Bruce Springsteen connected with fans who are all in the same boat at home shielding themselves from the deadly coronavirus. Variety reported "The Boss" addressed the current state of self-isolation yesterday (April 8th) during his guest DJ spot on SiriusXM's E Street Radio. Springsteen spoke with great empathy to listeners, asking, "Are you alright? Are you social distancing, are you staying in your home with your loved ones? I think that’s the question of the year, 'Are you all right?' If you are by yourself that’s not so bad. I spent 35 years of my life alone in my room and I liked it. My sons are doing that now and they sound pretty happy. They are in no rush to come home. What do you miss? I miss going to Max’s and the Windmill and getting a hot dog. I miss walking along the promenade and boardwalk in Asbury Park. I miss sitting at the bar and having beers with some friends. I miss baseball."
He went on to say, "I think the strangest thing is how the world suddenly feels unsafe — a walk, going to the grocery store, a drive, walking along the beach which is now closed. That feeling of safety you once had has been stripped away. I’m going to take the time to play one of mine. I think everybody is waking up these days, that it’s Groundhog Day. Every day is like the other day. I get up, I exercise, I exercise some more. I go downstairs I eat breakfast, I eat breakfast again (laughs). I go in front of the fire and read a little bit. If I’m lucky I go outside on the farm and Patti and I walk a bit."
Springsteen went on to explain, "There are so many problems with a lot of people and facilities being overwhelmed and we just don’t know where we are in the whole thing. How much longer is it going to go, how much worse is it going to get. There is something there that people can get involved with if they’d like to. It’s going to be a helpful and good thing."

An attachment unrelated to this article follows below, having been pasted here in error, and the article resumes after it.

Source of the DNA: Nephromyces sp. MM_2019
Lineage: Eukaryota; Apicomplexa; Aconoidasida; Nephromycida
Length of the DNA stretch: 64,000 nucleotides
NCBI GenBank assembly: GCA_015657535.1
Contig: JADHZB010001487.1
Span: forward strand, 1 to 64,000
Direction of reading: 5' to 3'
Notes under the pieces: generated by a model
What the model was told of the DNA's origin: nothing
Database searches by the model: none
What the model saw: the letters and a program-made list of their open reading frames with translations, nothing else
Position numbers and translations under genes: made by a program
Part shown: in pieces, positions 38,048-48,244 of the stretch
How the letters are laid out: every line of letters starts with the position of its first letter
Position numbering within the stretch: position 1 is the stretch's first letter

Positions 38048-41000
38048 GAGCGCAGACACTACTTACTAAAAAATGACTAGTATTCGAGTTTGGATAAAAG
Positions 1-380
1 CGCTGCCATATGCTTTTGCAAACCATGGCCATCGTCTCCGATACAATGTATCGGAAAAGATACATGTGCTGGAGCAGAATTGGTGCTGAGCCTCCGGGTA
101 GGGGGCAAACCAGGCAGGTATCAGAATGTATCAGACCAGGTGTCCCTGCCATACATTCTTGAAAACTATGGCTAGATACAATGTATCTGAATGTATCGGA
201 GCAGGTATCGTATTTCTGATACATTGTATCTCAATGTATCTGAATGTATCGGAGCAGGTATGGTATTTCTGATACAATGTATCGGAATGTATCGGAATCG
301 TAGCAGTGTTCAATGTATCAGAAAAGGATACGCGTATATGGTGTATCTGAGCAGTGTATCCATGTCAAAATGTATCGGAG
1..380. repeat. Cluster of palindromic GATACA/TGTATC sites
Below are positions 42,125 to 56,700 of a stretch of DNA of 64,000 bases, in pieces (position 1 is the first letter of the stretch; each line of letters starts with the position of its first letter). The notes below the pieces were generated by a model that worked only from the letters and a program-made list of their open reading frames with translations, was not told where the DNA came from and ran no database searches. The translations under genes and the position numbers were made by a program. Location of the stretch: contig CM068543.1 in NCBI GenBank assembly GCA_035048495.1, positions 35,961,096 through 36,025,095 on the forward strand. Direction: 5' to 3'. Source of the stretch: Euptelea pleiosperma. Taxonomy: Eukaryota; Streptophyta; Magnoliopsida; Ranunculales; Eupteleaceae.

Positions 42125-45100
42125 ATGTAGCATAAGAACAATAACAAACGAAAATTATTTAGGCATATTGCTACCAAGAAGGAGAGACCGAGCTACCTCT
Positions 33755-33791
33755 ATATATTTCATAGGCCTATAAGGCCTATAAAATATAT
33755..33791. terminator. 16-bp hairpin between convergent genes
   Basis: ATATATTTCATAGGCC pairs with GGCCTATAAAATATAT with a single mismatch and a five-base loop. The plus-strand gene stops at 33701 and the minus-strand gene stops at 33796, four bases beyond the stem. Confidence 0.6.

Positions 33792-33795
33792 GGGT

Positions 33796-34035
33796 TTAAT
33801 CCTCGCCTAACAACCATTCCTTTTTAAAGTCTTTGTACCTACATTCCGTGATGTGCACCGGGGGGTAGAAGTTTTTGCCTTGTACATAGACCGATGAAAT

Springsteen also took time to salute the late-singer songwriter John Prine — who, along with Springsteen — was among the new crop of early-'70s songwriters to be dubbed, the "New Dylan." Springsteen said, "Over here on E Street we are devastated by the loss of John Prine. Not only was he one of our country’s great songwriters, a real national treasure. A sweet and lovely man. I was proud to call him my friend. He wrote music with towering passion, great details of ordinary lives. His death just makes me angry. He was simply one of the best we had."
Among the highlights of Springsteen's DJ sting were such classic records as Roy Orbison’s "Only the Lonely," Bob Dylan’s "Beyond Here Lies Nothin,'" Bon Jovi's "Livin' On A Prayer," Don Henley’s "End Of The Innocence," and John Prine's "Angel From Montgomery."
Over 30 years after hooking up with and then marrying E Street Band-mate Patti Scialfa, Springsteen spoke to England's The Bellissimo Files about how he's been able to be part of such a successful relationship: ["Anybody that's been married for a long time'll tell ya, it's a daily experience. You take it a day at a time and hope that everything works out (laughs). Y'know, there's never any guarantees that the next day is gonna be what you want it to be. So, you do your best and you just take it a day at a time and you hope that the things that you've built sustains you. Y'know, I make a lot of mistakes along the way, but you hope that the foundation that you've built, and the knowledge you've gained as you've gone through life, is enough to sustain the life that you've chosen."] SOUNDCUE (:33 OC: . . . that you've chosen)
Bruce Springsteen On Marriage :